Dr Katie Stevenson awarded Royal Society of Edinburgh Medal

Pic Alan Richardson Dundee Pix-AR.co.uk  St Andrews MagThe School of History is delighted to announce that Dr Katie Stevenson has been awarded the Royal Society of Edinburgh Thomas Reid Medal for 2014.

The RSE Thomas Reid Medal is an early career prize in the Humanities and Creative Arts, which has been awarded to Dr Stevenson “for her outstanding scholarly work on the cultural and political history of late medieval Scotland which has established her as a leading international expert in the field and for her commitment to knowledge exchange.”

PG Amy Eberlin wins Medieval Academy Research Funding

Amy EberlinThe School of History offers warm congratulations to second year PhD student Amy Eberlin who has been awarded a 2014 Schallek Award from the Medieval Academy of America.

The Medieval Academy, in collaboration with the Richard III Society – American Branch, gives the annual award to fund doctoral research on any aspect of late medieval Britain.

Amy’s PhD, supervised by Dr Katie Stevenson, is on the Flemings in late medieval Scotland. Her research forms part of the Scotland and the Flemish People project, hosted by the Institute of Scottish Historical Research.

 Amy will use her award to research in the Bruges City Archives and the Zeeuws Archief. This research which will form a core part of her thesis.

 

Dr Michael Brown and Dr Katie Stevenson on BBC Radio Scotland

Recently the Black Dinner of 1440 at Edinburgh Castle inspired a shockingly violent scene in the highly-successful television series Game of Thrones.

Recently the Black Dinner of 1440 at Edinburgh Castle inspired a shockingly violent scene in the popular television series Game of Thrones.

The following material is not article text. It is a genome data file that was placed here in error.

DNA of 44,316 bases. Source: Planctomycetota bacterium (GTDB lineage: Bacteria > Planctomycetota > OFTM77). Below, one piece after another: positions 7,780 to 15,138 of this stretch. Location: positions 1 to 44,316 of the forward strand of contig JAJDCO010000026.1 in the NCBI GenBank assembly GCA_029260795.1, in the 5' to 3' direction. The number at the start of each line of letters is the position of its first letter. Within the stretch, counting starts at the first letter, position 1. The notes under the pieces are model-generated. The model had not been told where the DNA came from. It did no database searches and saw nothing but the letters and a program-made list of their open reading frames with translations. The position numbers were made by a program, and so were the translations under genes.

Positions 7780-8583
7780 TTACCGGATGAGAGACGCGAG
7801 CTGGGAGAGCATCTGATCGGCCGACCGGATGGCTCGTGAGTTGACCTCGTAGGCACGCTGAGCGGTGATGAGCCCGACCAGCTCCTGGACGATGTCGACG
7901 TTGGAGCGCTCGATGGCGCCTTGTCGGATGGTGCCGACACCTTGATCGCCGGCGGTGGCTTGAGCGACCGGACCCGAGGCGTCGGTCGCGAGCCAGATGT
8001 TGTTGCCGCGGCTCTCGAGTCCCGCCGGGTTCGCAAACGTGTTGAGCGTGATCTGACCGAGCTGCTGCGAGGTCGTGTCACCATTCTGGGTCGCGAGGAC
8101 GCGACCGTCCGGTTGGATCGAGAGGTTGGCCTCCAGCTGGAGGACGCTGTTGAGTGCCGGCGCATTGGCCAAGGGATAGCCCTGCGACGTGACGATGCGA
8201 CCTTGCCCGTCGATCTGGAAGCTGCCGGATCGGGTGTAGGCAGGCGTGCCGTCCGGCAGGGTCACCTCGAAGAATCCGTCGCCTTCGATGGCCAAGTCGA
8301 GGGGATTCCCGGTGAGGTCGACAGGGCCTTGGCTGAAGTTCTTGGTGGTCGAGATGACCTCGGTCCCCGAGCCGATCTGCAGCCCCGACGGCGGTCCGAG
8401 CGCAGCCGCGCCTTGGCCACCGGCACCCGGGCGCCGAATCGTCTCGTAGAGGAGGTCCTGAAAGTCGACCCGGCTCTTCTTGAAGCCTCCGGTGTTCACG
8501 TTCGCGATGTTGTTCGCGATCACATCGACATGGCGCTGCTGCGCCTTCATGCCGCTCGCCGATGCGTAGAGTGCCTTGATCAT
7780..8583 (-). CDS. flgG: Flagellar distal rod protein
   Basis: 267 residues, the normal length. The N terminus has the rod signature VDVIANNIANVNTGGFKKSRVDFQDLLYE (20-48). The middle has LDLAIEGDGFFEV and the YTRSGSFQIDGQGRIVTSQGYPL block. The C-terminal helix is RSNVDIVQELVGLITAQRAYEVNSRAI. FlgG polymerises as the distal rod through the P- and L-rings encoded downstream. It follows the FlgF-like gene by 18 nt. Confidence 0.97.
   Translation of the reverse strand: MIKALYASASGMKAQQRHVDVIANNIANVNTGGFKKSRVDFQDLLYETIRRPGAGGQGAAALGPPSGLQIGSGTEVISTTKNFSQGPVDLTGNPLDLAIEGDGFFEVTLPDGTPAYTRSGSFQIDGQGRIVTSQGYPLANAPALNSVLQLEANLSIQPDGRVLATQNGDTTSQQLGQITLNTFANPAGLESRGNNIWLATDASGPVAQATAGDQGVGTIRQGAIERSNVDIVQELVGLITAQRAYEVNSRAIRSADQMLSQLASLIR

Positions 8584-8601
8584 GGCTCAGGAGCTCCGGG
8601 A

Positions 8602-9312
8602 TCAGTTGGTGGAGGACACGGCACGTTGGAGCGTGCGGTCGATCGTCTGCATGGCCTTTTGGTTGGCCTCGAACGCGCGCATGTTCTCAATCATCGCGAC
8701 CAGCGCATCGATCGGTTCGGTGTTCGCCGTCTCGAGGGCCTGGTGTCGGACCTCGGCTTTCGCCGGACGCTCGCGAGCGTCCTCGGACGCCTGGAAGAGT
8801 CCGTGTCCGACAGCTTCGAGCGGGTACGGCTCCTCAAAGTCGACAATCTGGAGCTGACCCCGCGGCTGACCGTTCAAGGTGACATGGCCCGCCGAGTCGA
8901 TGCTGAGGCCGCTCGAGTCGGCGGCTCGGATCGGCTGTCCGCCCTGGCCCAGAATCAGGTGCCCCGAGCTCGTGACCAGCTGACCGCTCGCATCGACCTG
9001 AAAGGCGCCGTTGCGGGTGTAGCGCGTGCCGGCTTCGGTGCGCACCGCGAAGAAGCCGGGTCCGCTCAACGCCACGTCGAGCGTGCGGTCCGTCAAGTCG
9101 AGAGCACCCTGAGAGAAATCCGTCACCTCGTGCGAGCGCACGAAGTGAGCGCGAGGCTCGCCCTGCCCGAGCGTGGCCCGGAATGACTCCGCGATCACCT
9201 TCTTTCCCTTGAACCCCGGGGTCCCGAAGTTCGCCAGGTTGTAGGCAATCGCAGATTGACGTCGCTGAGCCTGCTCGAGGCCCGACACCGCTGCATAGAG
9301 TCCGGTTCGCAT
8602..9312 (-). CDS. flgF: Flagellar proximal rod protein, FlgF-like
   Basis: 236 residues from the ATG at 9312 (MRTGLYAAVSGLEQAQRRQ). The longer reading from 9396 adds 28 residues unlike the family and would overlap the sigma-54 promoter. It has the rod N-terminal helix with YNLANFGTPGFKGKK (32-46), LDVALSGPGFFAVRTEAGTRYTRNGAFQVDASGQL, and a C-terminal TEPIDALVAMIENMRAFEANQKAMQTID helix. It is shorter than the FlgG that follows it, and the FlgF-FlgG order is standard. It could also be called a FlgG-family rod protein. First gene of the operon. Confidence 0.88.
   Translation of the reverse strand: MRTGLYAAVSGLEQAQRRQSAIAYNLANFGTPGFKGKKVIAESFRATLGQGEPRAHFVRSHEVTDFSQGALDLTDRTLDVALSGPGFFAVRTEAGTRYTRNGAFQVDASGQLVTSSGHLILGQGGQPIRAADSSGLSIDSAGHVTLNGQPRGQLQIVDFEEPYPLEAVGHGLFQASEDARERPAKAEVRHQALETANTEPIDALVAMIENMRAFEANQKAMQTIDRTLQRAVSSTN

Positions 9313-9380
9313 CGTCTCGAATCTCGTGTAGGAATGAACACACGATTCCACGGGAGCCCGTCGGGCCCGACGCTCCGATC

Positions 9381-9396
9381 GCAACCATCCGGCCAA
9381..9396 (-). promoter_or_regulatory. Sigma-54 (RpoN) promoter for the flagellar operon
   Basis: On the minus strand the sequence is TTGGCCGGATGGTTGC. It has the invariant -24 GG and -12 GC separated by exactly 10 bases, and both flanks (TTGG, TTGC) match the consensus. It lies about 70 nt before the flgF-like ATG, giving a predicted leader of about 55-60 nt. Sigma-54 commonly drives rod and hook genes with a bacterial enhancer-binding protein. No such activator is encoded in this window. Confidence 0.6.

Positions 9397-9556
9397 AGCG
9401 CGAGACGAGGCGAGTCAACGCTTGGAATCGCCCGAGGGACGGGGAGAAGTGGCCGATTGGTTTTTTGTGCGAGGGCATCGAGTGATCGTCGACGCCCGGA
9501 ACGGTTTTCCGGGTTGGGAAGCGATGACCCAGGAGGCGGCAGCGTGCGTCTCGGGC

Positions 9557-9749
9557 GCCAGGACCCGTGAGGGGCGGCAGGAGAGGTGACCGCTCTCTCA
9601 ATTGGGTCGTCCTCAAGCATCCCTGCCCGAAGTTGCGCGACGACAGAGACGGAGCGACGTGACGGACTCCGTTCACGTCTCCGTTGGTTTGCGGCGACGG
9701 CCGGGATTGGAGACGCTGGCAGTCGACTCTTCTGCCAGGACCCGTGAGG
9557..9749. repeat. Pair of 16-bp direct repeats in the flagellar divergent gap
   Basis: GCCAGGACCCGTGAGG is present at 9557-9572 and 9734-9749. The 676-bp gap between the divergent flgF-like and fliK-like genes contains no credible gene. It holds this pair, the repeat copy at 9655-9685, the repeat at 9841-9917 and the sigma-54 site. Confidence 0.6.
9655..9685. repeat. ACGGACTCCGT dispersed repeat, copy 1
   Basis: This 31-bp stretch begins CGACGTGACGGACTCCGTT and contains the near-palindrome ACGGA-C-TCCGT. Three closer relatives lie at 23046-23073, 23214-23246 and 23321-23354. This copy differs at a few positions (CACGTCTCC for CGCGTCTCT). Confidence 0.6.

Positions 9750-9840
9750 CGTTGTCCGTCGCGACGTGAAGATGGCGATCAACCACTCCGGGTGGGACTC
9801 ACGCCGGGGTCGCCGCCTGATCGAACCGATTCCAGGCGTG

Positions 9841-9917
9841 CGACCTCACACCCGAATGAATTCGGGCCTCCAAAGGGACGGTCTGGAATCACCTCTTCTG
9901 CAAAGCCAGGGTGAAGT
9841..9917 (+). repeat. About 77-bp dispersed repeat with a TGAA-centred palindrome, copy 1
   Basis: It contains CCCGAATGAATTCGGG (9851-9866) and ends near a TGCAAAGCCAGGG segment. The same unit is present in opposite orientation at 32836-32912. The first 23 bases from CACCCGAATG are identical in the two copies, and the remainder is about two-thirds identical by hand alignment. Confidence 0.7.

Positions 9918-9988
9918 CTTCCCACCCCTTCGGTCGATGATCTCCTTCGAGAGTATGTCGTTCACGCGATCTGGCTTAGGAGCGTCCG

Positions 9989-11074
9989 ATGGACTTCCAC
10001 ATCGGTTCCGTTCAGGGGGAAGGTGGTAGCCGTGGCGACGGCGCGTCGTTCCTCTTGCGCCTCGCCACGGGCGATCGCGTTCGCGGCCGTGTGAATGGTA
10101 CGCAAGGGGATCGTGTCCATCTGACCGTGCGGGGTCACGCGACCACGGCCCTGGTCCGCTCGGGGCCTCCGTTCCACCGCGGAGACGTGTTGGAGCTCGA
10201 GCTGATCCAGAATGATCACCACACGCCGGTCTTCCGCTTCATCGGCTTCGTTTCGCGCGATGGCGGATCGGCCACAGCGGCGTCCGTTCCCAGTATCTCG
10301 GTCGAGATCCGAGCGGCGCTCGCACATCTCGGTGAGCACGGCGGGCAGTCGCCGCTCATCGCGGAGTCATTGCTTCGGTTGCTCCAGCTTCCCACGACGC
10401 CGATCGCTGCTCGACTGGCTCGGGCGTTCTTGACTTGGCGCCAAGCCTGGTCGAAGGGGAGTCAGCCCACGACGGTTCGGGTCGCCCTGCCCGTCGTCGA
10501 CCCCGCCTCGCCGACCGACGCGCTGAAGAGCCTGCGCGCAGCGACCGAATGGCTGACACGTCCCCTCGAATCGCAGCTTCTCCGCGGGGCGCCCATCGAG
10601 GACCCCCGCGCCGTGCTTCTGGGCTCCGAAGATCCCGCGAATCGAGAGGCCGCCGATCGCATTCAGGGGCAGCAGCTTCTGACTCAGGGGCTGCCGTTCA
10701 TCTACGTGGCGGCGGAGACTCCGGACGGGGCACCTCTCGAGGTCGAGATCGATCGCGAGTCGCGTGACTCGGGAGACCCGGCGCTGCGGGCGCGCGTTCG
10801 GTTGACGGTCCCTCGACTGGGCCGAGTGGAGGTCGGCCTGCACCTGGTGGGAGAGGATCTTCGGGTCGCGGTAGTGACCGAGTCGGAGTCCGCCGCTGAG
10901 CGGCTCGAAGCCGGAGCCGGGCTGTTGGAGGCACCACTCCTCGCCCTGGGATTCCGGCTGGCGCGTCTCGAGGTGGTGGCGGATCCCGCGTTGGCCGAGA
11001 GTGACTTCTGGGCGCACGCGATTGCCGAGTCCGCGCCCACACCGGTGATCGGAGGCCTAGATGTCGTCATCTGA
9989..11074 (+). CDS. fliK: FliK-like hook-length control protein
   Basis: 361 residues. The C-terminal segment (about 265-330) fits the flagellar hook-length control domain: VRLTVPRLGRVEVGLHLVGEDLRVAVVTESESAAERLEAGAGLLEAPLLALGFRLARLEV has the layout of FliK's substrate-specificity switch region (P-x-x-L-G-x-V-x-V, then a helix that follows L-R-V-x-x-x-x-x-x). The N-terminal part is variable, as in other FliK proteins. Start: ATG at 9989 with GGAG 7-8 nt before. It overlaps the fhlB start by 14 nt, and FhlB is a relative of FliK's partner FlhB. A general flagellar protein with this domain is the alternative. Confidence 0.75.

Two medieval historians at St Andrews will feature in the coming weeks on the new BBC Radio Scotland series Tales of a Crimewriter. The series focuses on the ways in which the violent episodes during the rule of the Stewart dynasty in Scotland provide inspiration for the arts in different forms, including opera, novels and plays. On Wednesday 4 December Dr Michael Brown can be heard in the first episode of the series, James I, and on Wednesday 11 December he will be joined by Dr Katie Stevenson in the second episode on James II.

Carnegie Trust funds three History projects

Three historians in the School of History have been awarded Carnegie Trust Grants.

Tommy Steele

Tommy Steele in 1957

Dr Gillian Mitchell has been awarded a Carnegie Trust Grant for a project on Reactions of the Older Generation to Rock ‘n’ Roll Music in Britain, 1955-1965. The grant will fund a lengthy research trip to London to consult resources in various libraries and archives, including the British Library’s oral history collections, the Church of England Record Centre in South London and the V&A Collections.

The project aims to analyse the reactions of adults to rock ‘n’ roll music in Britain between 1955 (when the genre first became popular in the country) and 1965 (the height of the ‘beat group’ era). It is widely assumed that adults reacted to rock ‘n’ roll with uniform horror, and that the music, often linked to contemporary anxieties concerning cultural Americanisation and juvenile delinquency, represented the ultimate symbol of ‘the generation gap’. Dr Mitchell will challenge this impression by demonstrating that the reactions of adults (including parents, teachers, journalists, religious leaders and representatives of entertainment establishments) to rock ‘n’ roll, far from being overwhelmingly negative, were more varied than has hitherto been supposed.

Germantown, Philadelphia

Germantown, PA

Dr Emma Hart has been awarded a Carnegie Grant for her project Trading Places: The British Atlantic Marketplace and the Foundations of American Capitalism. Dr Hart’s grant will fund the final phase of research for this project, during which she will visit Northumberland, Glasgow, the National Archives in London and South Carolina. The Trading Places project is a history of the British Atlantic market place from 1660 to the American Revolution. Dr Hart will investigate where people traded and who set the terms and places of buying and selling. She is interested in how the creation of Britain’s American empire affected market practices and created diverse economic cultures.